Survey shows cybersecurity experts see risk of deepfake fraud, but few have taken action

Survey shows cybersecurity experts see risk of deepfake fraud, but few have taken action

More than three out of four cyber security decision-makers at financial services companies are concerned about the potential for fraud leveraging deepfakes, but just over one in four (28 percent) have implemented measures to mitigate that threat, according to a survey released by iProov.

Asked what services are most threatened by deepfakes, half of respondents said online payments, while 46 percent said personal banking services. Their customers are at least somewhat concerned about deepfakes, according to 71 percent, and 64 percent say the threat will worsen.

Deepfakes are also the most likely approach to compromise facial authentication security, according to 43 percent of the more than 100 experts polled by iProov.

“Whilst it’s encouraging to see the industry acknowledge the scale of the dangers posed by deepfakes, the tangible measures being taken to defend against them are what really matter,” comments iProov Founder and CEO Andrew Bud.

“It’s likely that so few organisations have taken such action because they’re unaware of how quickly this technology is evolving. The latest deepfakes are so good they will convince most people and systems, and they’re only going to become more realistic.”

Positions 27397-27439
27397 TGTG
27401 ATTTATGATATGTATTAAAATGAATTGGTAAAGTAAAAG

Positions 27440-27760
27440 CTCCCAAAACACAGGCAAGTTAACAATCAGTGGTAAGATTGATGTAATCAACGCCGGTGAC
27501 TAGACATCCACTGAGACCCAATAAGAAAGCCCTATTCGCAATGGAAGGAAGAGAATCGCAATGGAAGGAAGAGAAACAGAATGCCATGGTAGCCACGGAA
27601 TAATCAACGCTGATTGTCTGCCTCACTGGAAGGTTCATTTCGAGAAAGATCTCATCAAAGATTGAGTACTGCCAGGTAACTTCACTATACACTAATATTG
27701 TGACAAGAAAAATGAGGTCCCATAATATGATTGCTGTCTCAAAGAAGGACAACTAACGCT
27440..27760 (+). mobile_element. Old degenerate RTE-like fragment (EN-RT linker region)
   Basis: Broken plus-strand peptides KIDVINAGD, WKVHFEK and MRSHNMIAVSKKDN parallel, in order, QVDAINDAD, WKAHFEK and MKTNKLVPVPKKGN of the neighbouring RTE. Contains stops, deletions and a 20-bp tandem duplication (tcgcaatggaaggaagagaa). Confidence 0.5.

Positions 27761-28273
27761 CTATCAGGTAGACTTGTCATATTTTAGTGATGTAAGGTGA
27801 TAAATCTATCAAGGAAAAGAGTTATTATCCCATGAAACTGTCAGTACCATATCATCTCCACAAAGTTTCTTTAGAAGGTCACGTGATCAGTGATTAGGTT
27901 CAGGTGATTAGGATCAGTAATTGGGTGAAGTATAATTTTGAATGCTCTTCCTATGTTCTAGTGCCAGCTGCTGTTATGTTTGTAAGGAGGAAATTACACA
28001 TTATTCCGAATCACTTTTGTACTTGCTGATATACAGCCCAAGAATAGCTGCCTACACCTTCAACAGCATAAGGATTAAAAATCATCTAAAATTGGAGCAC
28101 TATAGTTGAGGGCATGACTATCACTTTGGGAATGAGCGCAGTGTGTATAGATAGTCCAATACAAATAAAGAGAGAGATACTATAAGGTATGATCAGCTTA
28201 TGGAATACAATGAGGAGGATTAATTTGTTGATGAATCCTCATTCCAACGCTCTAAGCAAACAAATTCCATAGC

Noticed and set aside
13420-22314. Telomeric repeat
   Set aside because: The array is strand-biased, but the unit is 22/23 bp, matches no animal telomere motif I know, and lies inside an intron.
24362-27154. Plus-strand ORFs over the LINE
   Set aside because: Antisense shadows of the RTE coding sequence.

Facebook moved to ban deepfakes from its social media platform earlier this month to fight misinformation.

Bud was made a CBE for services to Great Britain’s exports in recent honors bestowed by Queen Elizabeth.

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Comments

One Reply to “Survey shows cybersecurity experts see risk of deepfake fraud, but few have taken action”

  1. All this hand waving… At this moment in time, deepfakes are the problems of celebrities politicians. And, frankly, many are quite funny. As the tools get cheaper and better, individual account access could be impacted. But! If the biometric system is already robust against video, then deepfakes will be summarily handled, as they would be considered nothing more than video-based spoof attempts. If the attempt is not verified as a present and alive human, then it’ll be rejected.

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